Rail line proposal on edge of limbo

A push by local freight shippers and Oregon's congressional delegation to get federal regulatory backing for a new rail service provider for the Siskiyou Summit has encountered a challenge.

A Dec. 16 letter from Oregon politicians urged the federal Surface Transportation Board to take action on the Coos-Siskiyou Shippers Coalition's nine-month-old request to oust incumbent Central Oregon & Pacific Railroad's (CORP) control of the Siskiyou Summit line. Two years ago, CORP virtually eliminated southbound service between Ashland and Weed, Calif., and sliced northbound service from five or six days a week to two. Shippers say that has forced them to use trucks and driven up their costs.

The letter, signed by Sens. Ron Wyden and Jeff Merkley and Rep. Peter DeFazio, had scarcely been circulated when a California group asked the transportation panel to leave the matter unresolved until it could complete its own negotiations.

The group, the Siskiyou Regional Railroad Authority, hopes to acquire 90 of the 218 miles of rail line between Weed and Eugene.

If the California group's request for the STB to defer action is approved, the local shippers' push for an alternative rail provider is likely to remain unanswered in the near future.

"I'm afraid the risk is real," coalition spokesman Bob Ragon said Wednesday. "It's a perfect excuse for them not to deal with it and for them to let it lay there on their desk."

The Coos-Siskiyou Shippers Coalition wants the West Texas & Lubbock Railway and Yreka Western to operate on the Siskiyou Summit line.

The Siskiyou Regional Railroad Authority is a joint effort of the California cities of Montague and Weed.

SRRA has moved forward on two fronts, lining up the agreements to operate the lines and gaining political and community support for its effort, said John Hammond, the group's president as well as the mayor of Montague.

The authority has a signed memorandum of understanding with Union Pacific to acquire the rail line and to provide common carrier service with a shortline operator. SRRA would temporarily lease the line until the acquisition is completed.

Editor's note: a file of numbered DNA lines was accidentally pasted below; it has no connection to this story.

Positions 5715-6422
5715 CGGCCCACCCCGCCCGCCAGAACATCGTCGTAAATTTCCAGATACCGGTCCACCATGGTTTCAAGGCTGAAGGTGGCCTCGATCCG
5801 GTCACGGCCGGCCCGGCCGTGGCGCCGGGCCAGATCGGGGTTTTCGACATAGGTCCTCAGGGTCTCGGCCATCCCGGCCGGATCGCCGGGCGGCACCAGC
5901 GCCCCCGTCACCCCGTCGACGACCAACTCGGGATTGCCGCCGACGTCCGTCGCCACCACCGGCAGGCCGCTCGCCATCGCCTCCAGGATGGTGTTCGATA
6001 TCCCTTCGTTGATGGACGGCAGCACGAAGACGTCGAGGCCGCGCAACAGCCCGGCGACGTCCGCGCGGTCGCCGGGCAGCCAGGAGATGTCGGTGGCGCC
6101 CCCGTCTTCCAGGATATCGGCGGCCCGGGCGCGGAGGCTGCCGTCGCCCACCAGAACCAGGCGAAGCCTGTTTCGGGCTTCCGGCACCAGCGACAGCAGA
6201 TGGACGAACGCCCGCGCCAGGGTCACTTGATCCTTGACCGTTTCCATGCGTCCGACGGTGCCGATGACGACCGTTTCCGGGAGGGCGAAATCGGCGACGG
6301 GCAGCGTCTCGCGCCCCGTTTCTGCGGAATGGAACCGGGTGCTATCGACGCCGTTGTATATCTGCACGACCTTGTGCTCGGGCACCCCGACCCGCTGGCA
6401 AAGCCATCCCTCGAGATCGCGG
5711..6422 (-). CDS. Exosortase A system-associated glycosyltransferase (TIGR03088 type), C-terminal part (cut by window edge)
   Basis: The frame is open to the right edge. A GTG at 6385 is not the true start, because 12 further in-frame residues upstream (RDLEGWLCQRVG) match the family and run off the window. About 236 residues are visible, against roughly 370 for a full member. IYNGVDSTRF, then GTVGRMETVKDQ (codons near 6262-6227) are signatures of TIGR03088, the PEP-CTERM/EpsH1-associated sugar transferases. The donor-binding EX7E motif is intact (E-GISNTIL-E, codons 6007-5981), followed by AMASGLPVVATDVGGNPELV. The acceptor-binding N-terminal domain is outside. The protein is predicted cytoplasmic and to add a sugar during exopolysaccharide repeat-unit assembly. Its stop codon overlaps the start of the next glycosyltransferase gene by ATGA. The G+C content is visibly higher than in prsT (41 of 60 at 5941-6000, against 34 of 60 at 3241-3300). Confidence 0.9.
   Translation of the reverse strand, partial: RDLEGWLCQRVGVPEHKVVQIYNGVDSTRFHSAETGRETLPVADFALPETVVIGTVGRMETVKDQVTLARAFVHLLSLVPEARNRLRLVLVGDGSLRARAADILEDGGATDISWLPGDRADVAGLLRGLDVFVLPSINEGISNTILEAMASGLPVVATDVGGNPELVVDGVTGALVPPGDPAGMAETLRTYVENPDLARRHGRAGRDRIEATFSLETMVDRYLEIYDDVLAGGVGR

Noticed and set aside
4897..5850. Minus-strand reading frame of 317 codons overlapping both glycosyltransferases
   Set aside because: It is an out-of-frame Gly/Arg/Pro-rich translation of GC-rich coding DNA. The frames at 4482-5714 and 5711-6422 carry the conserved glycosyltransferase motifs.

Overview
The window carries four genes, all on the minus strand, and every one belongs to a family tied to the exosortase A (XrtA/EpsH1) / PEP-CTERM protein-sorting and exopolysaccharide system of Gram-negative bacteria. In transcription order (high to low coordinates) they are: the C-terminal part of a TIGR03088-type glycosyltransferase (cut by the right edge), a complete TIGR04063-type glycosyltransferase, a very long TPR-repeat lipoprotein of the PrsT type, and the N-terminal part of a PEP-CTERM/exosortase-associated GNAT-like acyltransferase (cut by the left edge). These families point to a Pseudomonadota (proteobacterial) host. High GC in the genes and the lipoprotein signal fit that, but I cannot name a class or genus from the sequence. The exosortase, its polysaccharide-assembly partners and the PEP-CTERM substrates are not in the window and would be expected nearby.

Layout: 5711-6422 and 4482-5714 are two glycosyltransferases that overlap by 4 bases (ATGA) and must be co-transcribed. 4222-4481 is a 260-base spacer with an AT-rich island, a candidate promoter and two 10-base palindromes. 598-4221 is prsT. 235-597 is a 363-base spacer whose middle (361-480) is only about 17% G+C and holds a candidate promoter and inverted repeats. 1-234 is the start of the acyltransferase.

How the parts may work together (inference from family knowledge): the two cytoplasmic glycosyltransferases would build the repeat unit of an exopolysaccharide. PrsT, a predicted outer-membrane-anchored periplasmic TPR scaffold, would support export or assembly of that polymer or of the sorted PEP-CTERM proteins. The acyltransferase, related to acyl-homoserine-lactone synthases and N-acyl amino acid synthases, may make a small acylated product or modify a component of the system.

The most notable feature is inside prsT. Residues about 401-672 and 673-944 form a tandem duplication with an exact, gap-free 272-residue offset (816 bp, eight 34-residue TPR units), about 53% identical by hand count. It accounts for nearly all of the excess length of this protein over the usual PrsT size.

"It is our understanding that (Union Pacific) is working with CORP to provide assignment of the current lease to the SRRA," Hammond wrote in his letter asking STB Chairman Daniel Elliott III to delay action on the matter. "SRRA is of the opinion that this negotiated transaction provides the best long term option for both current and future shippers on the line."

The part of the Siskiyou Summit line, also known as the Black Butte Branch line, that SRRA hopes runs between Weed and Bellevue, just south of Ashland.

"There has been a petition before the STB for a year and a half, requesting alternative service," Hammond said Wednesday. "We believe SRRA can provide an alternative to the alternative service."

The attorney for the shipper's coalition wrote the STB Tuesday, noting he was not a sent a copy of the SRRA's letter and further that SRRA did not speak for the petitioners.

"Contrary to the position expressed," Chicago attorney Thomas F. McFarland wrote, "(the) petitioners respectfully request the Board move forward to decision."

Siskiyou Regional Rail Authority needs $16 million to acquire the right-of-way, Hammond said. A key component is a request for $3.5 million grant from Connect Oregon 3.

"We're also applying for a federal grant with a loan program to do precisely what we are doing — purchasing and improvement of infrastructure," he said.

The shipper's coalition, however, is skeptical that such a project could receive Connect Oregon 3 transportation funds.

"It all depends on them getting funding from some source to buy the line and we think that's problematic for them," Ragon said. "The agreed purchase price is $16 million and on top of that most of the track is in California. We think that might be a problem. We have requested a meeting with the mayors of Montague and Weed to clear the air and make sure we aren't working at cross purposes. Our elected officials were really confused when immediately after they wrote a letter it was countermanded by a group from Northern California."

Hammond said it was unfortunate an adversarial climate has developed.

"It's not from the SRRA, but from a few members of the Siskiyou Coalition," the mayor said. "Our effort is very inclusive and will lead to a broader base for economic development."

Reach reporter Greg Stiles at 776-4463 or e-mail business@mailtribune.com.

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